While most organizations won’t be investigated by the FTC and wouldn’t go until Uber did to hide a payment from hackers, gray areas could eventually appear, depending on the circumstances. , which could leave a CISO vulnerable to subsequent legal action, and potentially costly legal fees, if they participated in a decision to pay a ransom or handle a cybersecurity incident in an unconventional way.
CISOs don’t seem to be looking for additional insurance
As CISOs no doubt watch nervously as Sullivan’s lawsuit determines whether to demand D&O insurance, the same kind of liability protection that corporate directors and officers receive at large corporations, “on time Right now, the primary focus of CISOs is on the general cyber liability assurance front,” Steven Aiello, Director of Security Practices at Ahead, told CSO. “With CISOs that I have conversations, supplemental forms of insurance is not something they’re raising as a concern right now. I’m not saying they shouldn’t have it. What I’m saying is that the CISO that I have discussions with, it’s definitely not something they put on the table as a concern.”
It is no surprise that general cybersecurity insurance is currently in the spotlight, given that policies purchased in the insurance market are becoming increasingly precarious. A leading underwriter, Lloyds of London, will soon exempt state-sponsored attacks from their cover. In addition, some companies are dropping coverage altogether as a result of a peak of 74% in cyber insurance premiums.
D&O assurance might also be overkill for most CISOs because, “When you look at an organizational structure, the CISO role is even more of a VP, SVP position than a true C-level position,” says Aiello. “Unfortunately, it’s still not a real C-level position. If you look at organizational structures, many CSOs report to a CFO or CIO. »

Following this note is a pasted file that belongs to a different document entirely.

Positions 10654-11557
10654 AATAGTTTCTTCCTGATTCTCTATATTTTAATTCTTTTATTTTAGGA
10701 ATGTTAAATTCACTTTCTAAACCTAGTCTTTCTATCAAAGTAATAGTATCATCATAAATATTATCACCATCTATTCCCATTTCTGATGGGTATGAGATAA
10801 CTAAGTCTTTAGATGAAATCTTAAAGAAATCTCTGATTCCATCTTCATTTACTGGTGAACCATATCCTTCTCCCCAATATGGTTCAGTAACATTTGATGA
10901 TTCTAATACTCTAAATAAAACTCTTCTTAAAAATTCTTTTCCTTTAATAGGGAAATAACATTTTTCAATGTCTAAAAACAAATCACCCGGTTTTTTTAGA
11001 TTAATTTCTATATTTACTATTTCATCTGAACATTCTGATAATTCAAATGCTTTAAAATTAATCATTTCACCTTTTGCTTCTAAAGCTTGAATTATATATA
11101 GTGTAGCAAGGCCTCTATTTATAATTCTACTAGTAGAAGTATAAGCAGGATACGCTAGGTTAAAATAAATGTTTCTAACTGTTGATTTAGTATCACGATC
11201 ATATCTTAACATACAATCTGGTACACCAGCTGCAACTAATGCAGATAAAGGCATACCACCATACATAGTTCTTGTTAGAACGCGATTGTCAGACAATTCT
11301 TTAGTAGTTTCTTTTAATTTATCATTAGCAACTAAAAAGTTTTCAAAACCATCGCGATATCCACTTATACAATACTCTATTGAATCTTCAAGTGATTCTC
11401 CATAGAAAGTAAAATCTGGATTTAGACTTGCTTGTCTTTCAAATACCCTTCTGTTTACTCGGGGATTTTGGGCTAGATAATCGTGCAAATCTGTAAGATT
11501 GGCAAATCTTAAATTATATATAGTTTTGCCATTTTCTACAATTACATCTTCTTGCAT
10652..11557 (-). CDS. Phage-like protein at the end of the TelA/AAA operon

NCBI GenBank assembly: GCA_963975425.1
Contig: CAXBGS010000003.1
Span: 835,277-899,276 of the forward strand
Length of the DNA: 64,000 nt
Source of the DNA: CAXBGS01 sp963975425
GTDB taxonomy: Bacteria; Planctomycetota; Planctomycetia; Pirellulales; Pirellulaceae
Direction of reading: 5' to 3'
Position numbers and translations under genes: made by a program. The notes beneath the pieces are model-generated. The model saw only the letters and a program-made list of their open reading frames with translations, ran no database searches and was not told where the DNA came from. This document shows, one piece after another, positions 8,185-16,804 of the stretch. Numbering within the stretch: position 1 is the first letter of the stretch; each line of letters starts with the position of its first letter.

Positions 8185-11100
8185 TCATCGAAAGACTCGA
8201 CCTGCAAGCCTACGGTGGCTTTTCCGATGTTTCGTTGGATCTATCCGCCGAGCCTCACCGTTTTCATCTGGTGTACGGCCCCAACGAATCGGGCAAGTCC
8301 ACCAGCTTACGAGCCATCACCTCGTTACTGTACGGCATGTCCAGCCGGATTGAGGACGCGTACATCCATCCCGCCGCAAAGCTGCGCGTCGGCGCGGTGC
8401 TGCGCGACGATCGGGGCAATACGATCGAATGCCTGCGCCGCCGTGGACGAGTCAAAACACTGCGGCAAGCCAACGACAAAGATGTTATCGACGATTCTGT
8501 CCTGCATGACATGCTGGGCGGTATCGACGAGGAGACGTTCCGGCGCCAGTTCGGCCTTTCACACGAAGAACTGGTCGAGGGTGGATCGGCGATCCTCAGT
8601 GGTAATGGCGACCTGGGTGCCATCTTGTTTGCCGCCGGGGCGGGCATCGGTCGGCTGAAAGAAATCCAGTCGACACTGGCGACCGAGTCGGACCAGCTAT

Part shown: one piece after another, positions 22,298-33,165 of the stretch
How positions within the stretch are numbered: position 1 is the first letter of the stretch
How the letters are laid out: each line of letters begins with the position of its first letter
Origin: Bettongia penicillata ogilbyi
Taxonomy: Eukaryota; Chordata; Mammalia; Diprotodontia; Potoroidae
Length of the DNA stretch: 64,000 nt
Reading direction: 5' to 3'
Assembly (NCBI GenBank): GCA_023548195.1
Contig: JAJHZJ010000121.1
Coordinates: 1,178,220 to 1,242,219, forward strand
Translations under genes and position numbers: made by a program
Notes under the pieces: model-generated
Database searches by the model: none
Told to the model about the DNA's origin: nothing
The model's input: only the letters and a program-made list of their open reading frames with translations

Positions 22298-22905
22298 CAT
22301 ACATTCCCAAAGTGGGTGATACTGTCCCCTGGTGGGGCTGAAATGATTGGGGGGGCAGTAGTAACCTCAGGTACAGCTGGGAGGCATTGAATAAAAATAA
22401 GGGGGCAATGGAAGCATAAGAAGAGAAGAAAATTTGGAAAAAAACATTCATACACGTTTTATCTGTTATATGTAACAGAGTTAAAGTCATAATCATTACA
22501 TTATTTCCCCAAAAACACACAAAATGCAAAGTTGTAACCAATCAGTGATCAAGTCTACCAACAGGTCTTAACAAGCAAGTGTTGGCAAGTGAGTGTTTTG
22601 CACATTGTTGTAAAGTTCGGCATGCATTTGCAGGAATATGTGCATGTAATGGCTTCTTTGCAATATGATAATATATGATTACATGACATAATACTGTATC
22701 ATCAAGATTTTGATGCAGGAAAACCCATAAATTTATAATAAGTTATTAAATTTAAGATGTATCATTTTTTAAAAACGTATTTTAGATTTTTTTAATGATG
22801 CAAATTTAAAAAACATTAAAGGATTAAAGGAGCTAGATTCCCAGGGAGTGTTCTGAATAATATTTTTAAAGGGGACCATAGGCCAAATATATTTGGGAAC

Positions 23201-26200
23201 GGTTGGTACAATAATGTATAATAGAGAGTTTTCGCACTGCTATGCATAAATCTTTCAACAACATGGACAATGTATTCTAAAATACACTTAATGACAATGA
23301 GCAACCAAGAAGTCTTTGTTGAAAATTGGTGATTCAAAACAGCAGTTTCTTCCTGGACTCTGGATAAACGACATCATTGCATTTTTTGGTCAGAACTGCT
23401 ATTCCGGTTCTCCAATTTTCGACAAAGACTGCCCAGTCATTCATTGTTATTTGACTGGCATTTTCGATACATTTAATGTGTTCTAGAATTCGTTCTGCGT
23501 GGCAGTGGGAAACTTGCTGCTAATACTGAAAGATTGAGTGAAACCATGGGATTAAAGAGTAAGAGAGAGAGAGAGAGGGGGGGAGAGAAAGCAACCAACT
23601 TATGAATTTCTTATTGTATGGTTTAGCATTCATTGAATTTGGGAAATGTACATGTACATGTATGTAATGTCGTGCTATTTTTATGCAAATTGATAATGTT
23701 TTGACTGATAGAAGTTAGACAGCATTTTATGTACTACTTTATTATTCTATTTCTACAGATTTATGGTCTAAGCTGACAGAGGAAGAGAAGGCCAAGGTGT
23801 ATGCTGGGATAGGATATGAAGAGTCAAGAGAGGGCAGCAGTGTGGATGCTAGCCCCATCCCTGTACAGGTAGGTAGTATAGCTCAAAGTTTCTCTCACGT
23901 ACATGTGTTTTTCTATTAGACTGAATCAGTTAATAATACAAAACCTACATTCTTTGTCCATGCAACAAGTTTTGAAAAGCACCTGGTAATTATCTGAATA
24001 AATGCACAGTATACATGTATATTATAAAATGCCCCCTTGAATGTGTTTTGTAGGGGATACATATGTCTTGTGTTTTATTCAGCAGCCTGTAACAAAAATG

Yet, as cybersecurity becomes more sophisticated and government agencies lay out more guidance to keep their organizations secure and resilient, CISOs have every right to be nervous, given the possible accusations that could arise at the moment. future if they don’t follow the new guidelines today. “Take the case of Uber. It happened after the attack, what we call, boom law. If you’ve covered it up, it seems like something that of course exposes you,” Ian Bramson, global head of industrial cybersecurity at compliance firm ABSG Consulting, told CSO.
“But as regulations come in and say you have to report an incident within X time, or you have to do X, Y and Z. When they start to be more prescriptive and companies don’t follow not that, then leaders will be more exposed as you go along,” Bramson says. “There is a dimension of overall impact, which is what have you done to prepare? are not well enough prepared?Then you could be responsible for this.
Bramson thinks that CISOs on the OT side of the business could face greater risks than pure IT cybersecurity managers because liability protection is less mature in industrial environments, and “I can stop things . I can blow things up on the OT side.
The best bet for CISOs is a protective governance policy
Aiello thinks most organizations won’t pay for D&O insurance, or any other type of professional liability insurance, for their CISOs because those policies can cost $100,000 or more per year. CISOs are unlikely to pay for this type of insurance out of their own pockets “to absolve themselves of certain personal risks”. If that were the case, most CISOs wouldn’t take the job, “because you can be a lower-level resource and make that much money without having to bear that risk or bear that cost,” says Aiello.
The best bet for CISOs is to ensure that corporate governance policies offer them protection. “I would absolutely ensure that when the organization chooses to accept risk by not purchasing cyber liability insurance or funding a project, it should be documented that it is not the CSO that has chose to accept this risk; it is the CEO, CFO or COO who has chosen to accept this risk. »